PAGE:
Protecting Loved Ones from Nursing Home Abuse

Protecting Loved Ones from Nursing Home Abuse

When you put your family member or loved one into a nursing home, you place a lot of trust in the facility and its staff members. Most of the time, this setup works out fine, allowing the resident a fair amount of independence while keeping them safe and healthy.

Unfortunately, nursing homes aren’t always the safe havens they should be. Sometimes, they are staffed by malicious, inattentive, or negligent care providers. When this happens, residents can suffer serious mental abuse, verbal abuse, physical abuse, or life-threatening neglect. Learn more about nursing home abuse and find out how to protect your loved ones.

Be on the Lookout for Abuse and Neglect

To protect your family member, you need to watch out for both abuse and neglect. Many people know the signs of abuse, such as unexplained injuries, fear of one’s caretakers, and an increase in fearful or anxious behavior. However, neglect is perhaps an even more serious problem in nursing homes.

While abuse may be perpetrated by those who are malicious, neglect can be perpetrated by well-meaning staff members who are overworked and under-supported. With staffing ratios always changing to allow care facilities to save money, it is crucial to make sure that your loved one is safe from both abuse and neglect.

Learn More About Unexplained Injuries

Unexplained injuries are a serious red flag for both abuse and neglect. Unexplainable bruises or broken bones could obviously point to abuse occurring at the hands of an angry caregiver. However, they may also be indicative of neglect. Consider a resident who can use the restroom but needs physical assistance to get to the bathroom. If they ask for help multiple times and don’t receive it, they may try to go on their own. If this happens and they fall, they may sustain injuries that the nursing home wants to cover up. Don’t be afraid to ask questions.

Watch Out for Sudden Changes in Behavior and Mood

You know your loved one, so speak up if their personality suddenly changes or they act out of character. This may be a symptom of abuse, as victims often become quieter or more fearful to avoid irritating their abuser. They may become jumpy, easily startled, or nervous when you ask them about life in the nursing home. In some cases, victims can even become irritable or angry and lash out at their loved ones. This is one reason it’s so important to be in regular contact with their care providers. If these symptoms are because of a medication change, you’ll know not to worry. If not, though, you need to dig deeper and figure out what’s happening.

Be Wary If Contact is Suddenly Limited

Limited contact is one way that abusers control their victims. They know that if their victims have unlimited access to loved ones, the truth will eventually come out. If you talk to your family member every week and visit every weekend, but they suddenly stop being available for your regular phone calls, make note of that and figure out what’s behind it. The same is true for visits. If you are randomly denied physical access to your loved one or the same caretaker is present during every visit, they may be trying to control the narrative and scare your loved one into staying silent.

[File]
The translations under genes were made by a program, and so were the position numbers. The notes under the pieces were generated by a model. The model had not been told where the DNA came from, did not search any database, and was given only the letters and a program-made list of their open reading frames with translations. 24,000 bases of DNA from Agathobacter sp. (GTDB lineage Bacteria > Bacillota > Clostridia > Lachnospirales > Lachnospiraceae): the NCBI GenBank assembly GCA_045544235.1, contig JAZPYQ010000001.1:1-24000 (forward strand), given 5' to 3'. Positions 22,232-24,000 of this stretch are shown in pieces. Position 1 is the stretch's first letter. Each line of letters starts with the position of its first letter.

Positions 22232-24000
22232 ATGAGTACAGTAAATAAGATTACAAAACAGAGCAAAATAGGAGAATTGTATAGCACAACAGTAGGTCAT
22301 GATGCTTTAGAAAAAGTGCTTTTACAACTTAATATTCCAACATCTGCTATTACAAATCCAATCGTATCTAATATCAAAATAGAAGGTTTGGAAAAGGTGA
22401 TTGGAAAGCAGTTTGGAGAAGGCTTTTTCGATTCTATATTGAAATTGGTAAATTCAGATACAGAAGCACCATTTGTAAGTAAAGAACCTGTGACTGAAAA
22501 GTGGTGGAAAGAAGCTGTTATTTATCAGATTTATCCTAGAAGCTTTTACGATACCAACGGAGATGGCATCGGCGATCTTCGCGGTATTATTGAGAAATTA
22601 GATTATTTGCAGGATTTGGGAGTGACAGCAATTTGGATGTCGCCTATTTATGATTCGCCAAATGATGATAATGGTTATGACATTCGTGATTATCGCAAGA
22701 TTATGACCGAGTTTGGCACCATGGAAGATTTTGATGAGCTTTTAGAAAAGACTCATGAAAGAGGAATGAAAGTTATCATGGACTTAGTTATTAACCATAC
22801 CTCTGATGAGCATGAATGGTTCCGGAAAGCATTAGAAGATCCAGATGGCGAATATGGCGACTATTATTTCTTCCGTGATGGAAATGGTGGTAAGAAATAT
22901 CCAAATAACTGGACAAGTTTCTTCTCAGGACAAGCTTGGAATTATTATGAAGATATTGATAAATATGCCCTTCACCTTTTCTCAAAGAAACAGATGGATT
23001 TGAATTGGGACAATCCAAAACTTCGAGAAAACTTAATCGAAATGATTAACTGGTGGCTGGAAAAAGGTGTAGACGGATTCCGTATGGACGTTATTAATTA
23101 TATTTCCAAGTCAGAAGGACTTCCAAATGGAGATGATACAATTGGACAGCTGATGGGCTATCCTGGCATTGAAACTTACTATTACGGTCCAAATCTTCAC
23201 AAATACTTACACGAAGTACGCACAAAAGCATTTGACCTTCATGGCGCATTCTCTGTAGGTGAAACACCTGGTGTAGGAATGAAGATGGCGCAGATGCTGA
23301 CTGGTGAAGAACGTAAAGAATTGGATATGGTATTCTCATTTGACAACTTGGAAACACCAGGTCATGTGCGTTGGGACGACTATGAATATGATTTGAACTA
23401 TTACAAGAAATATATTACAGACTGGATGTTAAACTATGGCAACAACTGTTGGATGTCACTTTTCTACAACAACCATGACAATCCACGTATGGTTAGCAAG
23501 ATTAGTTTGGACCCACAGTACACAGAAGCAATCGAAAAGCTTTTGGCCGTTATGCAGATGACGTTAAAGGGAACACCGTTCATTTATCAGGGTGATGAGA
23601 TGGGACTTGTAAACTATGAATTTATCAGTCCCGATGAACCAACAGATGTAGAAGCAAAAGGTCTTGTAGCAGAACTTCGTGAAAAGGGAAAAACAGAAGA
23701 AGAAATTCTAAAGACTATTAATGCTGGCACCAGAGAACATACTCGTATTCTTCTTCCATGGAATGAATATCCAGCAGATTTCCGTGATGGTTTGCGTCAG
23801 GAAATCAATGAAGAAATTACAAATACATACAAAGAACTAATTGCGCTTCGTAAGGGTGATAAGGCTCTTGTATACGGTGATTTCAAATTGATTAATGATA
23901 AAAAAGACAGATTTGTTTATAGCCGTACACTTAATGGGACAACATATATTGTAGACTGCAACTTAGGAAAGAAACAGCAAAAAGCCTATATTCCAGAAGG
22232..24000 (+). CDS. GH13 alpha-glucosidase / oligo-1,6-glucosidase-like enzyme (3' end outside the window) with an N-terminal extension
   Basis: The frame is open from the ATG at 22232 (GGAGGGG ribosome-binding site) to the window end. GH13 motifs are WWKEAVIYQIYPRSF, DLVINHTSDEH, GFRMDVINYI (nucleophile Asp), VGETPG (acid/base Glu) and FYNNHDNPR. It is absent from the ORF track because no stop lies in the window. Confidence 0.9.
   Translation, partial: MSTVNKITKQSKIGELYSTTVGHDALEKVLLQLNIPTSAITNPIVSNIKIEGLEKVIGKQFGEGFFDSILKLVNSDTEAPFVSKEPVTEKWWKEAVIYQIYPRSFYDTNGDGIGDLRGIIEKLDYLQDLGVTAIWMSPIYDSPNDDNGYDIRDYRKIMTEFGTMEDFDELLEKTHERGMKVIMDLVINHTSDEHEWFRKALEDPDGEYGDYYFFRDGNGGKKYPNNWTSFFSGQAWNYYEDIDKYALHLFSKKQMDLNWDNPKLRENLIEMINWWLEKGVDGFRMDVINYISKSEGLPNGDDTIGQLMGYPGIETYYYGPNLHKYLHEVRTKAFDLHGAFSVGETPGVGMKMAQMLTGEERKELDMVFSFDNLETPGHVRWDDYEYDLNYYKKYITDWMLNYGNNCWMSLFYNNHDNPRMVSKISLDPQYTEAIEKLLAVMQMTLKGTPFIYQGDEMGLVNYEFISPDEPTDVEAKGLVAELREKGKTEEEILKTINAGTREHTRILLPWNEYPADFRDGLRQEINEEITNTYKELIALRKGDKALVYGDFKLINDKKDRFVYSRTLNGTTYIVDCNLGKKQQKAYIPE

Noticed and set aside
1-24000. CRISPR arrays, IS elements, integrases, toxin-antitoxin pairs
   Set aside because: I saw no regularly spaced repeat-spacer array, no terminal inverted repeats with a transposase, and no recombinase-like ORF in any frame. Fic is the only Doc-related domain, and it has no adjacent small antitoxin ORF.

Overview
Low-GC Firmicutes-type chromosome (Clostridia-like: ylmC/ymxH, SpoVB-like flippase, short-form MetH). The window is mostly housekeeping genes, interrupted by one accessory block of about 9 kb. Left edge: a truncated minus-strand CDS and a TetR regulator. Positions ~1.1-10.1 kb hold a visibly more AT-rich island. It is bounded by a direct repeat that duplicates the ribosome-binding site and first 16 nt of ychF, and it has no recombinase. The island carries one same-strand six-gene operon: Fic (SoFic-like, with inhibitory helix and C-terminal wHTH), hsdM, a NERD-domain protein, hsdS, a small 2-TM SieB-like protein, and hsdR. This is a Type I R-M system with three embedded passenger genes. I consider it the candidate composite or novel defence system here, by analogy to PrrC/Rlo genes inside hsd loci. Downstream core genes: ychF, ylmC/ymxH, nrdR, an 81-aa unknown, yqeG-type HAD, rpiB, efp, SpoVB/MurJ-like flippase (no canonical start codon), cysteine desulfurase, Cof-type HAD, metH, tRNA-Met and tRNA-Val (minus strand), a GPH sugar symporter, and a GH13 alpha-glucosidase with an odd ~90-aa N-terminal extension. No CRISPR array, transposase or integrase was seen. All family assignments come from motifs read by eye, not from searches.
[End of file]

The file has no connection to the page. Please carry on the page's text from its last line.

Take Note of Bedsores

Perhaps one of the most obvious symptoms of nursing home neglect is bedsores. Bedsores are pressure sores that happen on the skin when constant pressure is applied to the same area. They are relatively common in nursing homes because residents who are not moved often enough may experience skin breakdown on their hips, bottoms, or other areas in contact with the bed. While bedsores may be unavoidable in some cases, in most, they can be prevented through regular repositioning.

Keep an Eye on Staff Turnover

This is a sign that family members may not know is a red flag. While nursing homes in general have high staff turnover rates, you should be wary if you seem to meet a completely new staff every time you visit. When so many staff members leave in such a short period of time, it may indicate that new employees are uncomfortable with the abuse they’re seeing or management’s unwillingness to step in. This may also be a sign of constant fatigue, overwork, or burnout. Constantly pushing employees to do more in less time is the ideal way to encourage them to cut corners, leading to neglect or even abuse.

If nursing home abuse occurs, you have options. There are many ways you can protect your loved one and seek justice for what they’ve suffered. However, you have to prove first that they are in danger. By watching out for these signs, you can keep your loved one safe and secure in their assisted living facility.

If you suspect that your loved one is being abused or neglected in a nursing home, the first thing to do is to take immediate steps to get them out of danger. Contact your state Department of Health or Adult Protective Services to report what has happened and determine the next steps. Once this is done, contact an experienced nursing home abuse attorney in your state to discuss your legal options.

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